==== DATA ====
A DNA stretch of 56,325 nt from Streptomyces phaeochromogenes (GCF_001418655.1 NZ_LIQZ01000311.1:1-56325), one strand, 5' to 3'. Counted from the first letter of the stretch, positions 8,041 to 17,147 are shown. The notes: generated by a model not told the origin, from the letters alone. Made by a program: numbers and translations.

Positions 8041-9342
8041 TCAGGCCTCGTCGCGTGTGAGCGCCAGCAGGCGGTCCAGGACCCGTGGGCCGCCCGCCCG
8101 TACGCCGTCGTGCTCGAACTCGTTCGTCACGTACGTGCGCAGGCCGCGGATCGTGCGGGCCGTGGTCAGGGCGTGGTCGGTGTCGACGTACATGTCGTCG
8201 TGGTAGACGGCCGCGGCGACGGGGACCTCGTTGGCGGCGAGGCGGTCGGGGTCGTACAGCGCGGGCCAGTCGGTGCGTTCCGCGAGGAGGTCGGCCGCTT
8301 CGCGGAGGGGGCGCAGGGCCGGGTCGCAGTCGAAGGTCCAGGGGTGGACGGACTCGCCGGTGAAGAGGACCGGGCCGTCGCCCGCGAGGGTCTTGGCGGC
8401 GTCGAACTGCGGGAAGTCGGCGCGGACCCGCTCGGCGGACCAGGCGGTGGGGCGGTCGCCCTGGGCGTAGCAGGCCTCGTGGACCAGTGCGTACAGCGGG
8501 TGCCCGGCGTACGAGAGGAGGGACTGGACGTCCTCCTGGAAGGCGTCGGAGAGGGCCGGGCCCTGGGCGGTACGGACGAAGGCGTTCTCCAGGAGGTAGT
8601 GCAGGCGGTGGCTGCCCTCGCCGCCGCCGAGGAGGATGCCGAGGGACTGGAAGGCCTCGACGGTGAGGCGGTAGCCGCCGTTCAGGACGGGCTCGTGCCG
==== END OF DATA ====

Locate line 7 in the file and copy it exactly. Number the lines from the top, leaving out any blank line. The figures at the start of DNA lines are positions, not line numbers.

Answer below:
8401 GTCGAACTGCGGGAAGTCGGCGCGGACCCGCTCGGCGGACCAGGCGGTGGGGCGGTCGCCCTGGGCGTAGCAGGCCTCGTGGACCAGTGCGTACAGCGGG